A FICCI-KPMG Indian Media and Entertainment Industry Report 2013 released in March 2013, said that the gaming industry in India stood at Rs 1,530 crore. It predicted the industry to touch Rs 4,200 crore by 2017. There are other estimates that suggest more modest future numbers, but the commonality in the predictions is of over 20 per cent growth. And 20 per cent of gaming consumed currently is based on Bollywood content, estimate industry players.
This number is perhaps less than what it could be, because currently, producers and movie makers are exploring this opportunity as a promotional tool, according to Saurabh Gupta, business head – digital, Allied Media (Delhi).
1. Growth: Sameer Ganapathy, chief operating officer-digital, Disney UTV, says, “Gaming today has emerged as one of the top entertainment sources on mobile phones in the country. Indians love Bollywood. Marrying the two together helps us create very exciting and engaging content for users. Each movie lends itself to a particular game genre. For instance, Chennai Express mobile game comes under the ‘endless runner’ category and this genre is doing very well currently. The Chennai Express mobile game has been the most successful mobile game based on a movie and continues to do well even today. With better content and increase in interaction with smartphones, this concept of games based on movies will only grow steadily.” According to him, recent mobile games based on entertainment content like Krrish, 24 and Dhoom help the genre develop. Disney UTV has developed games based on Chennai Express, Barfi!, ABCD, Ra.One, Kai Po Che and Yeh Jawaani Hai Deewani, among others.
A Bollywood-based mobile game costs anything from Rs 50 to Rs 150 per download. A game records 7,000 to 10,000 downloads on an average, with more popular movies even going up to 1,00,000 downloads. It was in 2004 that Mobile2Win developed mobile game Sholay. “The game saw 100,000 downloads then,” claims Rajiv Hiranandani, co-founder and executive director at Altruist - Mobile2win.
2. Monetisation: “Bollywood games are developed with the aim to engage audiences. Having said that, making money on the games developed is equally important considering the investment that goes into it. We look at developing games on movies, which lend themselves to a sticky gameplay and that would entice users to play it and pay for it,” says Ganapathy.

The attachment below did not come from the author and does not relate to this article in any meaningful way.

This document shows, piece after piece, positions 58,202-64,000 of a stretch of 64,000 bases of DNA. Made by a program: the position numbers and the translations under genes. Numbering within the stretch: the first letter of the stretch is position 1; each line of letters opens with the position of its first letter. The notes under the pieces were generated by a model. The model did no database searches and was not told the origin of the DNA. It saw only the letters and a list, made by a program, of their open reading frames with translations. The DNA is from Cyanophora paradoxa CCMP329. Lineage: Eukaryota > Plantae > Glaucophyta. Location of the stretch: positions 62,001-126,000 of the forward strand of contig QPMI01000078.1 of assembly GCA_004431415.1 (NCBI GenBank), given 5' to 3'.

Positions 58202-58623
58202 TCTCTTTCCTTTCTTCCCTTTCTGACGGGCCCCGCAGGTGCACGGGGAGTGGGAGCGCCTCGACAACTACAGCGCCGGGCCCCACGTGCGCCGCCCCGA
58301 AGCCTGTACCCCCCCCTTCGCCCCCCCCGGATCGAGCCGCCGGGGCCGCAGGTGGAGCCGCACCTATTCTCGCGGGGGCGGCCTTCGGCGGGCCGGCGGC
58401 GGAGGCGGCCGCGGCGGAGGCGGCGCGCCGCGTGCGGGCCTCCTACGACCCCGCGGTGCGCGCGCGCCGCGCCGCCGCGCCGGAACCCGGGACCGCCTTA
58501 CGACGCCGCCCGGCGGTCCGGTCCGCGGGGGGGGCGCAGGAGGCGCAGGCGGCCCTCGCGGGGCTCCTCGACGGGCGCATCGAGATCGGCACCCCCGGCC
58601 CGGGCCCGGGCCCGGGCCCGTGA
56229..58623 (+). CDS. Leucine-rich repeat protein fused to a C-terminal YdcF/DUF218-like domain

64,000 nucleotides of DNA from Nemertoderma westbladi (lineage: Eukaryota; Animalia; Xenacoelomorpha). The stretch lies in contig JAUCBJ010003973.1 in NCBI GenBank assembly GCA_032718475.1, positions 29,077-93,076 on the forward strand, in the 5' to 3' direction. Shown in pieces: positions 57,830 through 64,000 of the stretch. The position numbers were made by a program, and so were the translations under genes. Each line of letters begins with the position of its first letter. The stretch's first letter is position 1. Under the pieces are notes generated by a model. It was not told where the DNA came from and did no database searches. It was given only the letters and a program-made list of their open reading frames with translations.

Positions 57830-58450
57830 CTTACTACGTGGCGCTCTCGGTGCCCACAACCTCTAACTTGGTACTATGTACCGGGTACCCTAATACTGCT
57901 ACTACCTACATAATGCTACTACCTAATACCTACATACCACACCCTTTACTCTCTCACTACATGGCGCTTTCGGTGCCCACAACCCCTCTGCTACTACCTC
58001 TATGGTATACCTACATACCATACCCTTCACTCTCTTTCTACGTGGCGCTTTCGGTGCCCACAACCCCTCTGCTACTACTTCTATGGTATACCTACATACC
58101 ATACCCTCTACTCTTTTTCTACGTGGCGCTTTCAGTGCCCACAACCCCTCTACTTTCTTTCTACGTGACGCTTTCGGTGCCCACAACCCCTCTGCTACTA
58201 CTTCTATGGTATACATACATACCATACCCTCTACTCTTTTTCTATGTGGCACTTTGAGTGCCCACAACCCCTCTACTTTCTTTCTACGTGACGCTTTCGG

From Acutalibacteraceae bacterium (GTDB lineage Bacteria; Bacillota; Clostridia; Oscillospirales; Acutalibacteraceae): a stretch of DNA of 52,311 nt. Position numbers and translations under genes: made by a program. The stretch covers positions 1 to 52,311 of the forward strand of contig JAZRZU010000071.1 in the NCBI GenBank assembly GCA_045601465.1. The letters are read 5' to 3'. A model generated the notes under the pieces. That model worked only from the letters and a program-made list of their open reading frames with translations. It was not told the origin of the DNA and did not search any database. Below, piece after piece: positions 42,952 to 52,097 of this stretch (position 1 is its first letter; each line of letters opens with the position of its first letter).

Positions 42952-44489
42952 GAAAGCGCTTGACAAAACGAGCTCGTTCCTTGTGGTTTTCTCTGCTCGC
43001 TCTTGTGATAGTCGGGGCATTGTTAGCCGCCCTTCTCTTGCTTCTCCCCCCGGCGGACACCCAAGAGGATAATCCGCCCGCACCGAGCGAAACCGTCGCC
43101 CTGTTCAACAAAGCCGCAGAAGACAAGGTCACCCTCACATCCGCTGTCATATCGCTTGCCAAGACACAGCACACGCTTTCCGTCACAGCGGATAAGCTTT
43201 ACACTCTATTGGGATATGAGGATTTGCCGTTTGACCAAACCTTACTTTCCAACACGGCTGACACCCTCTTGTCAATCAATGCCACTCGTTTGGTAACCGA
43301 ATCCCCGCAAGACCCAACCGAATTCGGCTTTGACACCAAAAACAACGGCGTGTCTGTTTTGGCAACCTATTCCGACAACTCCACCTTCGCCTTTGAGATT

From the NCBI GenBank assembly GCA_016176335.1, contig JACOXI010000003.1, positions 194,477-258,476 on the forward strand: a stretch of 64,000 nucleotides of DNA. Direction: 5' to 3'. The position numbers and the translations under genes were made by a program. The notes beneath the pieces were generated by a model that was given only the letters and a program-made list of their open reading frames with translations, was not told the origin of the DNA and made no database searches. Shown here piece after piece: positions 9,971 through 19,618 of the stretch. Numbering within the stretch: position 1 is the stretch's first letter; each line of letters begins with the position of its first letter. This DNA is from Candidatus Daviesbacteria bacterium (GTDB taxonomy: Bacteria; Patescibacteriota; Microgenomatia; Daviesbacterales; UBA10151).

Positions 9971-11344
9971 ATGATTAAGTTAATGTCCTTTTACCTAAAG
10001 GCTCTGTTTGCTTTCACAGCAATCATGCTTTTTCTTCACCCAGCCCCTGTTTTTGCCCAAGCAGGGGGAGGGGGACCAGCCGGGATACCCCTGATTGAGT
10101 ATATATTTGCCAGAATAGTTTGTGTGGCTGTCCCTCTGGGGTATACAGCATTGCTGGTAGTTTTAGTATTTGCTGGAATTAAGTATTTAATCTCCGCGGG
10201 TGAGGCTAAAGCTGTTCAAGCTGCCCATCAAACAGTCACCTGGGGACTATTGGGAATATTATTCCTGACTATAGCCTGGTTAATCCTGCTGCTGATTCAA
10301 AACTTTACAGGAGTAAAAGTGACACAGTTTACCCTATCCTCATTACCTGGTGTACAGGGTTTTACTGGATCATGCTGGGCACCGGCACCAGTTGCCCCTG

The FICCI-KPMG report also states that monetisation currently remains a challenge for Indian game publishers, as the majority of game downloads are ad-funded. However, given that most Indian smartphone users have access to content published by global content providers and the fact that the gaming universe is highly fragmented, the ad spend gets spread across a large number of developers and private publishers. Currently, the revenue models that exist in the industry include revenue sharing between game publishers and production houses, minimum guarantee-based model and the third being a mix of minimum guarantee and revenue share. The ‘high minimum guarantees’ is also a challenge, according to Hiranandani.
3. Challenges: In an interview with Campaign India earlier this year, Manish Agarwal, chief executive officer, Reliance Entertainment Digital had noted, “Consumers in India are not used to paying for games; they are used to free games or many a time they are not aware that they have paid for games they have downloaded. Poor internet speed and a mindset that is oriented towards free content make it a very difficult proposition to achieve 50 million or 100 million downloads. Therefore, for advertisers and us to invest $ 2,00,000 for a game is not feasible and this affects the quality of the game. It is a chicken and egg situation. Therefore, the games created for India are not the same as the ones created for the global markets but they are definitely better than the other locally produced content.”
According to Hiranandani, the percentage of mobile gaming based on Bollywood movies is shrinking. Why, despite every other movie adopting the game channel to create engagement? “The mobile might have reached most of all in all Indian geographies, but the internet and the 3G networks are not yet up to the mark. Even in metros, the speed of 3G is not so good. Most of the games cannot be downloaded,” he opines. The game publishers also have to create the games for all platforms, including console, mobile, Blu-Ray etc., which he explains takes a lot of time. “Moreover, how does the player differentiate between a Bollywood and non-Bollywood game given high action sequences in almost all games now?” he elaborates.
But the usage of smartphones growing. And the Mobile Internet Consumer - India 2013 report, based on a primary survey of over 2,000 mobile web and app users from India using smart phones and feature phones, notes that around 69 per cent of the audience likes downloading games or apps. The game is definitely on.
What it means…
- Increased shelf life of movies
- Greater level of engagement
- Creates buzz around movies
- Extra revenue source